Frustrated with Facebook and Twitter for their “clickbait nonsense,” Jimmy Wales, a co-founder of Wikipedia, created WT.Social in October 2019. WT.Social is a social networking service, in which users contribute to “SubWikis.” Unlike Facebook, WT.Social shows new content first instead of engagement. As of Dec. 11, 2019, 417,553 members have signed up. Though the platform is free to join, new sign-ups are placed on a waiting list, but could be bypassed if you donate money or use an invitation link from an existing member. A friend invited me, but I was the 68,000th person on the waiting list. Fortunately, I got in after two days.
More than the clickbait nonsense and ads, digital disinformation producers and actors abuse the freedom to use Facebook and Twitter. A North Atlantic Treaty Organization (NATO) study reported four models of disinformation in the Philippines, such as the In-house Staff Model; Advertising and PR Model; Clickbait Model and the State-sponsored model. The latter leads to “silencing, self-censorship, and chilling effects among dissenters and the public.” Removing coordinated inauthentic behavior by Facebook is not that easy for them. Hybrid accounts (where a real person manages many fake accounts) are difficult to detect. One could just imagine the number of moderators needed to review pieces of content posted every day. Recommendations from the NATO study suggest a process-oriented rather than content-oriented policy response as the most effective solution to combat disinformation. Such interventions “should not be about speech regulation and censorship, which could potentially inflict myriad harms to free speech.” Greater transparency and accountability in campaign finance, platform bans, fact-checking and industry regulation needs to be ensured.
A community of moderators that collaborate on news content in WT.Social was both a process-oriented and content-oriented response. The subject on “Fighting Misinformation” was one of the default sub-wikis when I joined. Climate change was a category I selected because there are just so much lies, propaganda and disinformation from both skeptics and alarmists. Will it work? Doc Ligot, a convener of the Consortium on Disinformation and Democracy thinks it is “an interesting reaction to the backlash against ads and privacy happening with Facebook and Twitter. The donation-volunteer model worked for Wikipedia for going on two decades, and if this gets enough user support it could work.” Right now, I am still observing the conversations in the communities I follow. Ligot said it is too early to have an impression on the functionality since it is a work in progress. If the momentum is maintained, and it delivers the unbiased newsfeed or topics along with zero ads, then it could be a good alternative. The potential as a powerful platform for consuming and sharing news is there but would need more tweaking as more users join.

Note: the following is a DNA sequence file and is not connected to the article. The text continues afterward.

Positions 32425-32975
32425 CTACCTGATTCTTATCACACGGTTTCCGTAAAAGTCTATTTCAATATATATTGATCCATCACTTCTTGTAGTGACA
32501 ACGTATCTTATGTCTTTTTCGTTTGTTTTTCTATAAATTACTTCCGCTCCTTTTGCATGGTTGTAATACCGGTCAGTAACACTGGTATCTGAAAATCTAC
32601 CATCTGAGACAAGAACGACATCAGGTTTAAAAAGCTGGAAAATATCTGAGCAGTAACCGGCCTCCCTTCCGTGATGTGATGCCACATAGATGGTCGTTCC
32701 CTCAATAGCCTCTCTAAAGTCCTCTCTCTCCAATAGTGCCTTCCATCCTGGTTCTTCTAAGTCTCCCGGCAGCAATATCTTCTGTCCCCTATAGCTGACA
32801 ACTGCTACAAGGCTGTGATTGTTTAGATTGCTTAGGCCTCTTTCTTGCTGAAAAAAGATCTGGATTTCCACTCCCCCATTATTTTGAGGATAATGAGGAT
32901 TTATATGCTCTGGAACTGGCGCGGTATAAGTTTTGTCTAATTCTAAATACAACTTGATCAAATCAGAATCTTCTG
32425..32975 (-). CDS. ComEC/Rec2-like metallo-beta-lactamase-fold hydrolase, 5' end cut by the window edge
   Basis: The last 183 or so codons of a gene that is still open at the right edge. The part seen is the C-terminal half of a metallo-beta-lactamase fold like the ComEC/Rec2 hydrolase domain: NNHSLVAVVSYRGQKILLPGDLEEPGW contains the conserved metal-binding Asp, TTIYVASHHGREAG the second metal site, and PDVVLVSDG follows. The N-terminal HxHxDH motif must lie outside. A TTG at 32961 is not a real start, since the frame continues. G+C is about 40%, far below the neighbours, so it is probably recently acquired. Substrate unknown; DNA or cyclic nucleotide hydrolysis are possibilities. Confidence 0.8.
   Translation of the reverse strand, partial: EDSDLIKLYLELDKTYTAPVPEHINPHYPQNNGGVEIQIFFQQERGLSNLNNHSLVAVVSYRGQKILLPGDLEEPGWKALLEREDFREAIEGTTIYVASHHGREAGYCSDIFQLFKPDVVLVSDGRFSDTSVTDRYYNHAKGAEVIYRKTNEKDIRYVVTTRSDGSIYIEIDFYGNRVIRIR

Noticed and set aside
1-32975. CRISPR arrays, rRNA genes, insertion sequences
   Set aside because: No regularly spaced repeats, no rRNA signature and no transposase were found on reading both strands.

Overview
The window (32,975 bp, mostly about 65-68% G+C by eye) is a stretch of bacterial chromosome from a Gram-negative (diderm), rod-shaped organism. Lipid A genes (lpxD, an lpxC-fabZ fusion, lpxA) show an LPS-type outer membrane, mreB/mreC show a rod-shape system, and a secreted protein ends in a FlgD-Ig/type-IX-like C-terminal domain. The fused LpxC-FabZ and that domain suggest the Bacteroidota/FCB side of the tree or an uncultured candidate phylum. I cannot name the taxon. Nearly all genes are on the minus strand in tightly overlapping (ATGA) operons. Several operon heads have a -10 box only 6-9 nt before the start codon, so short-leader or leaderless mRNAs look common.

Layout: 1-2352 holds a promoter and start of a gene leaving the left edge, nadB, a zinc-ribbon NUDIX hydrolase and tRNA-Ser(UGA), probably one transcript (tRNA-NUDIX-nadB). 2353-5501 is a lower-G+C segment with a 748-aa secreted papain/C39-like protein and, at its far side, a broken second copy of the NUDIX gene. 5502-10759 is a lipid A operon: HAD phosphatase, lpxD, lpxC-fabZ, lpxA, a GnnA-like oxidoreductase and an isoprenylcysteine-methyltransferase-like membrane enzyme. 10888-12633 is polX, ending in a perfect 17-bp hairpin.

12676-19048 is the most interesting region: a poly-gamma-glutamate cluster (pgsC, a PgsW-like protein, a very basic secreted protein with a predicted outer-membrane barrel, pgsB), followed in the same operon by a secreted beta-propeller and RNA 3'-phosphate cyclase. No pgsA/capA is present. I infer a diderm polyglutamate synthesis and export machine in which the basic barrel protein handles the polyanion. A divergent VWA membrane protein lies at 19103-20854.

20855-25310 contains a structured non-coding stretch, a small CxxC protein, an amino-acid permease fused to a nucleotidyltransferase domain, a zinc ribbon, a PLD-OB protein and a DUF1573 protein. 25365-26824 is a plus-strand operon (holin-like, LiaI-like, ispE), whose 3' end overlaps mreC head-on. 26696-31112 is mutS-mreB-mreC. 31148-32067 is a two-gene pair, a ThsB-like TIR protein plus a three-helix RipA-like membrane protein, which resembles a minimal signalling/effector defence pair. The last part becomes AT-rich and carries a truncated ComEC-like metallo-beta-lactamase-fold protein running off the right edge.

Wales’ social network would rely on a community of users to enforce standards of good behavior. I expect this would work because Reddit’s r/politics could manage misinformation with its 5.6 million members. A Reddit moderator, “Qu1nlan” in an interview said when they see fake news, which is not correct, they encourage their user base to fact-check it themselves with a comment. An example is “well, here’s why this news is fake, and here are the sources to back it up. And here’s why you shouldn’t believe everything that you see on the Internet.” WT.Social model is different because other users could edit or delete content.
Tired with Facebook and Twitter? Then, WT.Social is for you. While Facebook or Twitter would still be my social media platforms, I would use WT.Social for niche communities on Climate Change and Fighting Misinformation. Before posting anything, check out “A Beginner’s Guide to WT.Social” thread. When you first “Write something” to create a post in a SubWiki or on your profile, one is given a choice between two radio buttons: Collaborative and Individual. Collaborative is best when you’re unsure of your information. Every post shows a detailed history showing changes made. Every post could be rolled back to an earlier version, only by you if it was initially set to Individual, or by anyone if set to Collaborative. While WT.Social still needs to increase its user base, I look forward to seeing it succeed as an alternative to Facebook and Twitter.
First published in Sunday Business & IT, December 15, 2019